What to Bring to Camp

 If possible, DO NOT bring expensive items (wrist watches, expensive cameras) or items of great personal value. You are responsible for being diligent in keeping track of all your belongings.

Staff and noncoms should bring the following (items marked in bold type have special comments below):

  • Bible & pens

  • Uniform shirt

  • Light jacket/sweatshirt

  • Pillow

  • Shorts

  • Swim trunks

  • Personal kit/toiletries

  • Sleeping Bag

  • Jeans

  • Socks

  • Towels

  • Flashlight      

  • Sport shirts

  • Sneakers

  • Insect repellent

  • Swim mask & fins

  • T-shirts

  • Water shoes

  • Caps/hats (at least 2)

  • Combination lock                 

  • Underwear

  • Rain gear

  • Alarm clock

  • Sheath or jackknife

  • Laundry bag

  • Notebook paper

  • Wrist watch

  • Clipboards     

  • Sturdy shoes (for climbing/rappelling)

  • Old shoes/clothes for possible wet/muddy situations


  1. Bible. Be sure to bring a full Bible (not just a New Testament version). NIV and ESV are the most common versions used at camp, but you can bring whatever version you want. Pocket Bibles are great for camp, but you should bring a full, inexpensive Bible for morning and evening devotions and leading Bible Ex.

  2. Uniform shirt. Every noncom needs to have a green Brigade uniform shirt. (See the Camp Service Details form to order one). Veteran noncoms, make sure you can find your shirt, that it still fits, is in good condition and that it is up-to-date as far as emblems and ranks are concerned.

  3. Swim mask & fins. For rookies, we recommend moderately-priced equipment but not from the toy department. Check that the mask fits you. You’ll find the fins with the full shoe much better than those with straps. Veterans, check to make sure you can find your equipment and that it is serviceable.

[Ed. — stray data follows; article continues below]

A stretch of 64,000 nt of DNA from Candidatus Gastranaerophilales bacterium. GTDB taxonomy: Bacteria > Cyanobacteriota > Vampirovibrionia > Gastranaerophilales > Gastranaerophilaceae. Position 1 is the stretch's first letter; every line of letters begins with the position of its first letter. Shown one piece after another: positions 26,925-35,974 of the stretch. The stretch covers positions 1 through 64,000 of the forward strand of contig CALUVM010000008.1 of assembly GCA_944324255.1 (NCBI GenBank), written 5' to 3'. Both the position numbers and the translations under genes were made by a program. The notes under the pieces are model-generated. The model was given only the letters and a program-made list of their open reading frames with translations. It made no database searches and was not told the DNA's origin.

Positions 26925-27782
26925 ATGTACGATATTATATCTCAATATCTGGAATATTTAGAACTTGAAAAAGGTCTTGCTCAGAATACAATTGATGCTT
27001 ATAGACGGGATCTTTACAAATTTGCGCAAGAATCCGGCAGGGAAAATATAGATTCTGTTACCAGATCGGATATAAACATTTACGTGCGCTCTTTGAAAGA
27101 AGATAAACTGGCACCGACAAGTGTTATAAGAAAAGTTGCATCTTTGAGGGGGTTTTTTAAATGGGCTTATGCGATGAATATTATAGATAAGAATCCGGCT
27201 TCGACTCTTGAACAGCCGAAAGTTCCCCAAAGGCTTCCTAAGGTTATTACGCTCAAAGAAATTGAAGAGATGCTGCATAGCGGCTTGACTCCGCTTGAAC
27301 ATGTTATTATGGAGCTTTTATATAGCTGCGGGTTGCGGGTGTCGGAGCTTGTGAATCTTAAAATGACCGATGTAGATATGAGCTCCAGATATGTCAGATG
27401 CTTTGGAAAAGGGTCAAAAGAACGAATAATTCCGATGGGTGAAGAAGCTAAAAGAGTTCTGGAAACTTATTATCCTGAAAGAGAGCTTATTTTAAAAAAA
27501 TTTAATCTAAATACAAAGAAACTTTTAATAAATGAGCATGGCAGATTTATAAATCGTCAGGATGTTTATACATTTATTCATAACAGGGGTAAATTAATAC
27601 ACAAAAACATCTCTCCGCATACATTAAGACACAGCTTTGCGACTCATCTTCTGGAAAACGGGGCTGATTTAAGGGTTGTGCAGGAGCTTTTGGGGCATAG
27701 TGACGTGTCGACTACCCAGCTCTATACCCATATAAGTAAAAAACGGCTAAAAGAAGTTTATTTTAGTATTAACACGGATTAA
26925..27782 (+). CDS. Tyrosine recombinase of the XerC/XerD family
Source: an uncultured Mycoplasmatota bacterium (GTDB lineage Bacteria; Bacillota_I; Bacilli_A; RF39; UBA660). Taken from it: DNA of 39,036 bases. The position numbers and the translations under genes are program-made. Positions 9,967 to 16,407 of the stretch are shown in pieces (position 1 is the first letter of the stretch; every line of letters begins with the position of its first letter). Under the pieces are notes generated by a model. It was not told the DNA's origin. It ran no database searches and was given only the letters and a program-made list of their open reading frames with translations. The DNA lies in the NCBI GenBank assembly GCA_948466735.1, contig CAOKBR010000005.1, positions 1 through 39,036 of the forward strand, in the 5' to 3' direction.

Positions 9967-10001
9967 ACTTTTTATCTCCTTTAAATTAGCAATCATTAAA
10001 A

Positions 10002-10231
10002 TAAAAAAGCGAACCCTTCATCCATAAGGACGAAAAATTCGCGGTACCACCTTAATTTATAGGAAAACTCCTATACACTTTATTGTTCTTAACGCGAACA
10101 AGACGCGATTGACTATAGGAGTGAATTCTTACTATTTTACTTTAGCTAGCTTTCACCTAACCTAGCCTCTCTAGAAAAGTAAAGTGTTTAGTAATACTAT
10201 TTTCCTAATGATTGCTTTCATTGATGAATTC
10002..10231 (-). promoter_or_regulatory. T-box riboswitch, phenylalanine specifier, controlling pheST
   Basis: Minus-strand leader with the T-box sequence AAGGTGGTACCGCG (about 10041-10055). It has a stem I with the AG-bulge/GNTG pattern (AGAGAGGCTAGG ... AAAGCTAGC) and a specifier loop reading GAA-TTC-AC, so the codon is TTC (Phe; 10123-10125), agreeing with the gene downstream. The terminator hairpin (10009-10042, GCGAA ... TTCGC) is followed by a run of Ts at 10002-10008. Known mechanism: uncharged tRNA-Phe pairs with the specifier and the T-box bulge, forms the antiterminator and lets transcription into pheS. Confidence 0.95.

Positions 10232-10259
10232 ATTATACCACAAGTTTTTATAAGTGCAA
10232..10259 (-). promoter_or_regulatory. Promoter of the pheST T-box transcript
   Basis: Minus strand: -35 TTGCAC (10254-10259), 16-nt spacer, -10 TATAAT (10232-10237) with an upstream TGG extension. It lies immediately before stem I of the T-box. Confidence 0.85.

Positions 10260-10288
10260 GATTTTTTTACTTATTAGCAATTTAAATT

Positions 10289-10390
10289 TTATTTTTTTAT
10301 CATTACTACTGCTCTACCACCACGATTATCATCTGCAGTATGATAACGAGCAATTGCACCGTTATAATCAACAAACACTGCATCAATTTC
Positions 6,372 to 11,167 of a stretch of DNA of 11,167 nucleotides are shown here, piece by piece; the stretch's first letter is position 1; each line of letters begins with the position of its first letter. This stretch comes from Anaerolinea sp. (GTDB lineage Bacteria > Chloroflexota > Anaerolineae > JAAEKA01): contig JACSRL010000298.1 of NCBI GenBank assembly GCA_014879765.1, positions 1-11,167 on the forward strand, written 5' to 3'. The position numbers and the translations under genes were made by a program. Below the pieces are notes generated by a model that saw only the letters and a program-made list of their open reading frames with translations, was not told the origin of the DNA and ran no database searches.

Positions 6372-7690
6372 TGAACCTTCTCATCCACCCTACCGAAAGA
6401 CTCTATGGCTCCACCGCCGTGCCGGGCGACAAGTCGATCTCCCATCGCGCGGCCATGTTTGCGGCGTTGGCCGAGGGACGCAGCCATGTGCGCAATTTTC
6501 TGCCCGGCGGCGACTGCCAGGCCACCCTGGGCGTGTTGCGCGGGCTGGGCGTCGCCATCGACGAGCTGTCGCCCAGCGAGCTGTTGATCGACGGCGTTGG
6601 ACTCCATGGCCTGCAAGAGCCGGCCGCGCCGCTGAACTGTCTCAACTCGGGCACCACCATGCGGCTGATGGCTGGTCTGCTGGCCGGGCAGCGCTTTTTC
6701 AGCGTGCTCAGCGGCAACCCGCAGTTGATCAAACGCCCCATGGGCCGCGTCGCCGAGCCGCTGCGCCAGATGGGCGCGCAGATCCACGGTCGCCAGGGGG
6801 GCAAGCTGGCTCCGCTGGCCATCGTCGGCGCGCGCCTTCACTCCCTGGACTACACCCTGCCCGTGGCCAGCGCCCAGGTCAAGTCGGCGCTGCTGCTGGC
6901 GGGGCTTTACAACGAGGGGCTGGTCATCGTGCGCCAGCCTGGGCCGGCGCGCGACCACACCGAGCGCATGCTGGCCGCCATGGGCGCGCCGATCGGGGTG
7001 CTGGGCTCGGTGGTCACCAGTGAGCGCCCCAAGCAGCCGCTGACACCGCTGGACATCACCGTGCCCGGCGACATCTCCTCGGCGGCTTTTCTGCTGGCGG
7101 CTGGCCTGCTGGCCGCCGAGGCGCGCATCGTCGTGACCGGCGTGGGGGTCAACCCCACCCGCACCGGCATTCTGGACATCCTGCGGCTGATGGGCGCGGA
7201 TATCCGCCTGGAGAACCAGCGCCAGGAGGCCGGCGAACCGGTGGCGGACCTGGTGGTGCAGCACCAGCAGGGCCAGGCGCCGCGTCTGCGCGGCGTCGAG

4. Wrist watch. A cheapie is better because camp is hard on watches. Waterproof is nice but rarely lasts long. Even if you don’t normally wear a watch, you will need one for camp!

  5. Alarm clock. The best are battery-operated, but a wind-up version will do. A key point is that it is loud enough to wake you up. (Clock radios, phones, iPods, etc. are NOT allowed in camper cabins).

  6. Sheath knife or jackknife. A good one is better than a cheapie (if you are able to keep track of your things). If you bring one, be aware these are tools, not toys. Their use is to be limited to legitimate functions at appropriate times. Remember that campers are not allowed to bring these so DO NOT flaunt the fact that you have one. Get it out when you need to use it, then put it away.

  7. Clipboards. One or two cheapies are worth their weight in gold at camp. Most guys use one for their craft instructor notes and records, another for their Bible study notes. Use a magic marker to write your name on the front or back of the board. The notebook paper (three-hole punched) can be used either with your clipboard or your noncom manual (which first-year noncoms will receive in May).

  8. Flashlight or Headlamp. Mark it with your name.

  9. Sleeping bag & pillow. Bring your own pillow (for the best rest...you’ll need it!), a light sheet (for those hot nights) and a heavy blanket (for those cold nights). Count on a couple nights in the 70s and a few in the low 40s throughout the summer. Most of the time, though, it is good sleeping bag weather.

  10. Combination lock. Nice to have on your locker in the washhouse to protect personal items.

  11. Regarding Cell Phones - Smart or otherwise. You may bring your cell phone to camp but there are specific restrictions about its use. Noncoms are required to keep their cell phones in the office. There will be a cubby with your name on it. If you need to make an important call you may go to the office to use your phone. Of course, when you leave came (to go home on the weekend, for example) you should go to the office and pick up your phone.

Finally, there are washing machines and dryers at camp, but since staff and noncoms go home most weekends, a week’s worth of clothes is best. (Pre-camp training does run for two weeks, however, with no break). Everything you bring to camp has to be carried by you when you change cabins each weekend, so don’t haul the entire contents of your bedroom up to camp with you.